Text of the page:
vieled roots

In order to be universal, you have to be rooted in your own culture. – Abbas Kiarostami:
A filmmaker who offered audiences, especially those in the West, a window into life in Iran. A filmmaker, Abbas Kiarostami always seemed to have an incredible knack of creating the maximum impact with minimal resources. At first glance, his stories seem simple, but that was a veil he used to mask the complex and complicated questions he posed about Iranian society.
Kiarostami offered audiences, especially those in the West, a window into life in Iran, when for the most part the media and governments were bombarding us with stories about madcap Ayatollahs and fatwas. The films were imbued with criticism of the governments, but were crafted to also allow him to work within the confines of Iranian censorship. The director never went into exile, unlike many of his filmmaking contemporaries, yet this did not stop him from posing the tough questions. It’s rare that a director gets to start his own film wave, where a group of contemporaries follow an artist’s lead, continuing to make work in his style and form. For a time in the 1980s and ’90s, the Iranian New Wave was the envy of the world, and Kiarostami the first among equals. Abbas Kiarostami began making films in 1970 and Continued working in his homeland after the 1979 Islamic Revolution. He helped make Iranian filmmaking a major international force, despite leaving Iran only twice to make movies. Kiarostami stepped onto the world stage in 1990 with Close-Up, a film that was praised by the likes of Martin Scorsese and Quentin Tarantino.
Several years later, he shared the top prize at the Cannes Film Festival with 1997’s Taste of Cherry. But according to film critic Godfrey Cheshire, Kiarostami’s situation was complicated. Cheshire has written a lot about pre- and post-revolution Iranian cinema and got to know the filmmaker personally.
Kiarostami’s Taste of Cherry won the Palme d’Or at the 1997 Cannes Film Festival. It follows a man (Homayoun Ershadi) who is contemplating suicide and drives around Tehran looking for someone to bury him. Abbas Kiarostami/The Kobal Collection “Kiarostami had support from the government at really the highest levels, in some cases — ministers were backing him and trying to help him,”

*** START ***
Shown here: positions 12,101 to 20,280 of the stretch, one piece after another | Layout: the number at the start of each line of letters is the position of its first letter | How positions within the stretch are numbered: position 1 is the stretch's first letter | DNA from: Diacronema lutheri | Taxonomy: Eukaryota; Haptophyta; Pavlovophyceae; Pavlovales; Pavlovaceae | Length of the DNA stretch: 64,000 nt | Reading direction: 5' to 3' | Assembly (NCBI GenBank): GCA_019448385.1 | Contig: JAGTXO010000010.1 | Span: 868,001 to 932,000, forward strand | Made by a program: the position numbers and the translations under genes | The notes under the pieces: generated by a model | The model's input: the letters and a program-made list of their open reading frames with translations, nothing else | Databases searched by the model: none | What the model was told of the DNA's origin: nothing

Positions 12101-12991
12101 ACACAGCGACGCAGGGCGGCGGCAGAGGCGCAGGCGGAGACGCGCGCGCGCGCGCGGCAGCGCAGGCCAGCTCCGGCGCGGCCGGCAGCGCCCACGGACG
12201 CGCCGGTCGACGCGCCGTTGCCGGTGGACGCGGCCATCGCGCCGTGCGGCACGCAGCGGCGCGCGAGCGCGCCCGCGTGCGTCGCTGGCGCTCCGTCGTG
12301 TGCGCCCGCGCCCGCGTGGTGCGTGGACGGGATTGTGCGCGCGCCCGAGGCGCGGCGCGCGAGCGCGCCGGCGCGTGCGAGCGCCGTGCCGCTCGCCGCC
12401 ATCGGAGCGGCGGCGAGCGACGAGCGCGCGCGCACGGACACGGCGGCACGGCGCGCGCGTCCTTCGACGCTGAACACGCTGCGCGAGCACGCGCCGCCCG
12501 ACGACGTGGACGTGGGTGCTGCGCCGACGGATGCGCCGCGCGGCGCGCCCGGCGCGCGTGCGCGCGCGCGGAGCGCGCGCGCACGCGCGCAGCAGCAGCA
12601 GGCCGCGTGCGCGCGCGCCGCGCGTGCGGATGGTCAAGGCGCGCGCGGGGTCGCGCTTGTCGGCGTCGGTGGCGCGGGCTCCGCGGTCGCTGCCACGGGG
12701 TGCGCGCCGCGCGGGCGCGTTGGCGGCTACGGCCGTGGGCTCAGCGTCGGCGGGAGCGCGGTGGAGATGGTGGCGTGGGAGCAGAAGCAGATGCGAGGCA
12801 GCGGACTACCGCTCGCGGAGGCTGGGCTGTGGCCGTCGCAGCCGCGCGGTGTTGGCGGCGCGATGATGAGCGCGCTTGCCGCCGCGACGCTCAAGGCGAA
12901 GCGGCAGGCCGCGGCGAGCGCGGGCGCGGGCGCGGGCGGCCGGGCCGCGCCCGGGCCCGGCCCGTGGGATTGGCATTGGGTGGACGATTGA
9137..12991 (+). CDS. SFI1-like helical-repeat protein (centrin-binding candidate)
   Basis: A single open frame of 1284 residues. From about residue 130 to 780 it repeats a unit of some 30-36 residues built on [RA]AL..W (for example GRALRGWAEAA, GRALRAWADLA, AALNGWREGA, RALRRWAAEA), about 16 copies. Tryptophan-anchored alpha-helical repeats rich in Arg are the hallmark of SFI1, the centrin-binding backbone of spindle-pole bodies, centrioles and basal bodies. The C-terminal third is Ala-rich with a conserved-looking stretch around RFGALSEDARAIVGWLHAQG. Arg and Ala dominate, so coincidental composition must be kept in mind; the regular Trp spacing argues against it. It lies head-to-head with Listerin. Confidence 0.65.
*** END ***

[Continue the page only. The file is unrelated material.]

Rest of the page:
Cheshire says. “And then he had these hard-liners that were pushing against him and restricting his access to materials, etc. So it was a real back and forth throughout his career.” Cheshire says the government understood the international prestige Kiarostami could bring, but he still ran into problems with censors. Single handedly he put Iran on the map of world cinema. Reframing the world and the relationships between individuals through both his creative involvement with actors – often amateurs, often children – and his eye for the beauty of landscapes, Kiarostami produced philosophical works that reinvigorated the genres of documentary and narrative fiction, often blurring the lines between the two, as best shown in Close-up (1990). He translated the traditions of oral storytelling and epic poetry, as well as the modesty of Persian architecture, into a distinctive screen vision, and from the 1990s onwards his model for creating substantial works on slender resources was recognized and embraced by filmmakers from Asia to South America.
Themes of life and death and the concepts of change and continuity play a major role in Kiarostami’s works. In the Koker trilogy, for example, we see an ongoing life force in the face of death and destruction, and the power of human resilience to overcome and defy death. The film is set in the aftermath of the 1990 Tehran earthquake. Kiarostami expressed how important these themes are in his films, particularly in the film Life, and Nothing more…, directed soon after the disaster:            Kiarostami’s cinema celebrates the economy of film language and offers an alternative to the fancy, excessive mainstream cinema. A controversial characteristic of his films is how they encourage the audience to reflect and creatively participate in them. His films challenge viewers’ stereotypes and make them aware of their own blind spots. A refreshing experience of watching Kiarostami’s films is how they resist giving an expected, homogeneous, or exotic “third-world” image of Iranian culture to the audience. Each of his films, even those that are shot in the remote rural areas of Iran, reflects McLuhan’s concept of the “global village” and our disillusion of the image of “self” as separate, immune, and distant from the “other”.

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